Tue | Jun 18, 2019

$9M money trail - Sydenham executive demands answers; president says they knew of controversial Petrojam donation

Published:Tuesday | May 21, 2019 | 12:22 AMRuddy Mathison/Gleaner Writer
Sydenham Citizens’ Association bank book showing lodgement of Petrojam donation and subsequent withdrawals.
Sydenham Citizens’ Association bank book showing lodgement of Petrojam donation and subsequent withdrawals.
Work was also undertaken on the roof.
The exterior wall was redone with funds from the Petrojam donation.
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Five weeks after a controversial $9-million donation from Petrojam hit the bank account of the Sydenham Citizens’ Association, nearly all the cash was removed in nine withdrawals of $900,000 each, a Gleaner investigation has revealed.

The donation is not only the subject of an investigation by the Major Organised Crime and Anti-Corruption Agency (MOCA), but has stirred turmoil and finger-pointing among members of the association’s executive.

A review of the Sydenham Citizens’ Association account held at a leading commercial bank revealed that the sponsorship by the state-owned oil refinery of $9,000,381.50 was deposited on July 17, 2017.

This was 12 days after an email requesting the donation on behalf of the association was forwarded to then Petrojam general manager, Floyd Grindley, by Lionel Myrie, a director of the refinery’s parent company, Petroleum Corporation of Jamaica, according to a performance audit conducted by the Auditor General’s Department.

The association’s bank book has revealed that the withdrawals started 17 days after the funds were deposited into the account with a $900,000 transaction on August 3. There was another one the following day.

After a five-day break, there were three withdrawals on August 9 at the same teller. Two withdrawals on August 16 preceded the final two transactions on August 24.

Acting chief financial officer at Petrojam, Carlene Evans, told the Public Accounts Committee (PAC) of Parliament that the $9-million sponsorship cheque was made out to the Sydenham Citizens’ Association and later encashed.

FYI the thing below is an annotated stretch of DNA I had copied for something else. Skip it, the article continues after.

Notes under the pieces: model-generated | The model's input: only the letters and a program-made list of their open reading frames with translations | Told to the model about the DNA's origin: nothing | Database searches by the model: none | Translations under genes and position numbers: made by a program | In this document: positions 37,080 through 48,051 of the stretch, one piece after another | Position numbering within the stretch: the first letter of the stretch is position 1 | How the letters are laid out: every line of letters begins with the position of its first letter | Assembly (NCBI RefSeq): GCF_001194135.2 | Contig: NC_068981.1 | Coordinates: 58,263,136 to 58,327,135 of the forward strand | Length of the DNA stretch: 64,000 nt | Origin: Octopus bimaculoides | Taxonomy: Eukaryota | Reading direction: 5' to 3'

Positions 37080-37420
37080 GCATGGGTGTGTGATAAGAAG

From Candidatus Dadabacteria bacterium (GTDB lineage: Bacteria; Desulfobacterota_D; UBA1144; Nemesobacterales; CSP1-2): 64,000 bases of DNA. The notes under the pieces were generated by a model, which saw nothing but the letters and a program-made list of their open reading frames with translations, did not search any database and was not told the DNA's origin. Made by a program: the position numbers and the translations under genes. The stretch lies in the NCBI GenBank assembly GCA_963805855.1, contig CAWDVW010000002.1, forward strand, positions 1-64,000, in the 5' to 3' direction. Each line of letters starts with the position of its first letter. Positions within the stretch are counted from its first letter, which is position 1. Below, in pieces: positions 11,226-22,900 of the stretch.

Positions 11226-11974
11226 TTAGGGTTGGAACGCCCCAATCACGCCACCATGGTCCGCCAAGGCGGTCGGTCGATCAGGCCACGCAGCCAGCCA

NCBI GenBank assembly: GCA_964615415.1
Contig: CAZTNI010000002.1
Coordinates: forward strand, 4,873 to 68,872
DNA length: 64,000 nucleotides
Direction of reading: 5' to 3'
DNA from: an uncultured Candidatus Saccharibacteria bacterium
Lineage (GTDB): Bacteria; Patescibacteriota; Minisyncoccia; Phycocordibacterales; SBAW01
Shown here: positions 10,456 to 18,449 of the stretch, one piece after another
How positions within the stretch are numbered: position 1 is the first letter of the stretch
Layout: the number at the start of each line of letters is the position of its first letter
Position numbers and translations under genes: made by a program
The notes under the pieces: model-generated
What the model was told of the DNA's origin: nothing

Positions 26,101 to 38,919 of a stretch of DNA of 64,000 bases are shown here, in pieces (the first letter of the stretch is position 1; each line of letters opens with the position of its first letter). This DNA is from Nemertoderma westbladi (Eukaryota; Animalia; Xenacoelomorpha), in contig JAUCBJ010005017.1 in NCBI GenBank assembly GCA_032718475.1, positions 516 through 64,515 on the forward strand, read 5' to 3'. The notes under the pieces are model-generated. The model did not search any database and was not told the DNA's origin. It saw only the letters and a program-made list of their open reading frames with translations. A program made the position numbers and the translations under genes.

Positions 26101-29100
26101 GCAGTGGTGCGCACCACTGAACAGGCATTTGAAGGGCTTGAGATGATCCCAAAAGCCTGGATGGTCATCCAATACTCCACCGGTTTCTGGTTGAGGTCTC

“I can confirm that the cheque for Sydenham was actually negotiated,” Evans told lawmakers on the PAC on April 2.

Members resigned

The donation hung like a cloud over a meeting of the association’s executive on Sunday, with some members distancing themselves from the $9-million deposit.

Others resigned from the executive of the nearly 50-year-old association after claiming that they were not getting answers about the deposit and withdrawals from president Michael Uylett, who now resides overseas.

“We know nothing about this donation, and the members of this association deserve clarity on how this $9 million got into the account in the first place and for what purpose it was spent,” declared Vice-president Errol Williamson.

Uylett, in an exclusive interview with The Gleaner, revealed that the donation was requested through the constituency office of South Central St Catherine member of parliament and former energy minister, Dr Andrew Wheatley, to renovate the community centre.

The Sydenham Citizens’ Association president revealed, too, that he did not submit an estimate to Petrojam of the work to be undertaken.

“Petrojam made out a cheque to the tune of $9 million, which I deposited in the association’s account and subsequently made these withdrawals to purchase materials and pay workmen who were all from the community,” he said.

Uylett said there was no supporting document for the payments because the workmen who renovated the community centre were paid in cash.

Uylett insisted that members of the association knew about the donation and appeared baffled as to why they would say otherwise.

“They all knew about this donation that was secured from Petrojam to carry out repairs to the community centre,” he underscored.

“The money was withdrawn and spent for a good cause. It was spent to tile the hall, do painting of the structure, put in solar panels and redo a wall that was not done properly, and do other work that was not included in the original contract,” he added.

Uylett told The Gleaner that the withdrawal forms were signed by himself and a member of the executive he identified as Keith Codner.

Codner, a justice of the peace, was furious when informed of the allegations.

“I have launched my own investigation to see if there could be a chance that my signature was forged at any point to withdraw the money,” he said in denial of the allegations.

“I am very hurt by these allegations that have embroiled the association,” added Codner.

Williamson also came to Codner’s defence.

He said the first time he heard about the $9-million donation was through media reports, and he immediately sought clarification from Codner, an executive member who had signing rights and was acting as president in Uylett’s absence.

“It was at this time that we first reviewed the bank book that was always kept by the president and saw that the money was deposited to the account and withdrawals made,” said Williamson.

According to him, they immediately contacted Uylett for him to “shed some light” on the matter, but have not received a response to date.

Uylett insisted that he is still the president and that he will be back in Jamaica in August to clear his name from the allegations swirling around the community.

 

Livern Barrett contributed to this story.

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